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pot still/smelling cutoffs

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  • John Vandermeulen
    Good morning Geof, congratualations with your potstill . I really like the straightforward approach - no big design problems, no major machining, just a pot
    Message 1 of 1 , Feb 3, 2002
      Good morning Geof,
      congratualations with your 'potstill'. I really like the straightforward
      approach - no big design problems, no major machining, just a pot + lyne arm +
      condenser. I suspect that in the old days, in the hills and glens of Scotland (&
      Ireland, & Tennessee) many homes had just this sort of set-up. Enough to brew up
      a bottle or two.
      Re: smelling the tails etc. off a surface. Not too long ago I read an account of
      a tour visit to one of the Scots distilleries. The author described how the
      still master suggested that, instead of smelling a drop on one's finger, that one
      take 2 or 3 drops in the palm of the hand, rub the hands together, and than let
      the spirit evaporate by the heat of the skin. I've since tried that, and it
      For me this particular finding is important as I still have difficulty
      distinguishing by smell only between foreshot and middle, and again betw. middle
      and tails. So I still rely heavily on my thermometer in the head of the column.
      And Geoff, many thanks for the sketch of your setup. It is now in my files.!
      John V

      Geoff Redman wrote:

      > Hello all,
      > Awhile ago I promised John V that I would send info on my setup.
      > Attached is a diagram of my pot still. I bought only some copper tubing
      > and some brass compression fittings and used some stuff around the house
      > to build something to do the trick. No theory was considered in the
      > design; I put my boiler on the kitchen stove-top, the condenser coil
      > inside a mop pail in the kitchen sink, and placed a length of copper
      > tubing between them. As luck would have it, I get some nicely flavoured
      > spirits (mainly schnapps) in the following manner.
      > The first distillation run converts a wash with an ethanol concentration
      > of 10% to 20% abv into an approximately 40% abv spirit. I put 5 to 6 L
      > of wash into the boiler, toss the first 50mL down the drain and collect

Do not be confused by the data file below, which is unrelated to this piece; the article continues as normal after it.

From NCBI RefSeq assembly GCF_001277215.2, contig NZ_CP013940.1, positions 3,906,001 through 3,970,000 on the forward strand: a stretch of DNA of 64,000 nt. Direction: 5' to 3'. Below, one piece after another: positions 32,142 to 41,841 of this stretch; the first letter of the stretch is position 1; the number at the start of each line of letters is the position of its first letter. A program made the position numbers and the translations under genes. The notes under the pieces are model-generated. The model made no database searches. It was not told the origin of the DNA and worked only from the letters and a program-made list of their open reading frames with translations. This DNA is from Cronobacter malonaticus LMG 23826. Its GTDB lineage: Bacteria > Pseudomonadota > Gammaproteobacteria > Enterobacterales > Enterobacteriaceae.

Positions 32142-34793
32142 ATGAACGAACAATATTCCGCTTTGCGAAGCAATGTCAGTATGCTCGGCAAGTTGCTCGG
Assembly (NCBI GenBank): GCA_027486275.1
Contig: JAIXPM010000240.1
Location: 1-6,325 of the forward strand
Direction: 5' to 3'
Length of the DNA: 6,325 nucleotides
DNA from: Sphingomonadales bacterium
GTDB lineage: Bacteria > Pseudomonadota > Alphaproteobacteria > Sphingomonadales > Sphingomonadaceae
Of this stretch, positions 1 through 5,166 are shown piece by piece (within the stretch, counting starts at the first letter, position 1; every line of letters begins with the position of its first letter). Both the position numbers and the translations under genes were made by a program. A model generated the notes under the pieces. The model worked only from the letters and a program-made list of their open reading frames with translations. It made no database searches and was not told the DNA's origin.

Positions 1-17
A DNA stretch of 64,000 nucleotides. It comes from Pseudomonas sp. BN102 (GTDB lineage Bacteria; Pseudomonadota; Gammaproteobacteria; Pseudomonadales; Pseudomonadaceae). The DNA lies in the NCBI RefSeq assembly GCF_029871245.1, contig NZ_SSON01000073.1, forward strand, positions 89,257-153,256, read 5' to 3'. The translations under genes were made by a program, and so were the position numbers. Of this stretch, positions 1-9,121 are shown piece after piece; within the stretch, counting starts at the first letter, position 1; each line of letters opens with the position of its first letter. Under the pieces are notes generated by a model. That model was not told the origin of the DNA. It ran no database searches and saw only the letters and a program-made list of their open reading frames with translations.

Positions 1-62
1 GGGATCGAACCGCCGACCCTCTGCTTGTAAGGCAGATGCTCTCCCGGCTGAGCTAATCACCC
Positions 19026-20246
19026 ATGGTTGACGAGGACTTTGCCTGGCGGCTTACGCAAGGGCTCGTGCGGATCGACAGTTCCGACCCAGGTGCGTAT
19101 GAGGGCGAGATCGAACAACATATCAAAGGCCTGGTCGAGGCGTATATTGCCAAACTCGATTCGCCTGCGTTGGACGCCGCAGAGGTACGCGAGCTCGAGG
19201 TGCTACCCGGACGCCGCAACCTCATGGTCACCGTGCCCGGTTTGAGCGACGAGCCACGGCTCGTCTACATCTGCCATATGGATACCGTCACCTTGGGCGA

> the remaining distillate in 100mL increments until the ethanol
      > concentration drops to 10% abv. I get a lot of good flavours and most
      > of the ethanol (e.g. maybe >75%) at the cost of including a lot of bad
      > stuff (e.g. fusel oils, etc.). So at this point, the distillate tastes
      > like crap.
      > It may take 4 to 6 similar runs to work through a 20 to 30 L wash.
      > After the whole wash has been reduced to a 40% spirit I'll usually clean
      > the still by running some vinegar/water through the system, and then
      > rinse by running water. I find these cleaning steps necessary to clear
      > out all of the bad tasting oils left by the tails of the first
      > distillation runs, or else the heads of the second distillation run will
      > be significantly yet needlessly degraded.
      > The second distillation run converts the 40% abv spirit to a 75% to 80%
      > spirit. It seems that starting with the higher concentration of ethanol
      > makes more efficient both the ethanol extraction and the exclusion of
      > the bad flavours in the tails of the run. I collect the distillate in
      > 100mL increments until the ethanol concentration drops to 60% to 70%
      > abv. All the good stuff gets poured through a funnel into a glass
      > gallon jug as soon as it is collected. I make the cut when I detect
      > the first hints of bad stuff (e.g. "wet cardboard" taste) in the
      > distillate. Actually, I can't smell directly 'a small quantity' of bad
      > stuff while it is within the distillate, but I've found recently that I
      > can smell it easily on a large surface off of which the tainted spirits
      > have evaporated. Each time I collect 100mL and pour it through the
      > funnel, I shake off the funnel (as wiping would remove most of the bad
      > smelling oils) and set it aside for a minute to let the distillate
      > evaporate completely. Once I smell even the slightest undesirable odour
      > in the dried funnel, I divert the remaining distillate to a new glass
      > jug labeled "tails". I continue collecting the distillate until the
      > ethanol concentration drops to 30% to 40% abv. These tails can be added
      > to the next wash.
      > I don't use temperature as a guide for making cuts. In fact, my
      > thermometer is little more than a fragile pressure valve.
      > I've found that the spirits obtained with this technique are quite
      > smooth even before aging and flavouring.
      > Any comments on the diagram or otherwise would be appreciated.
      > cheers,
      > geoff
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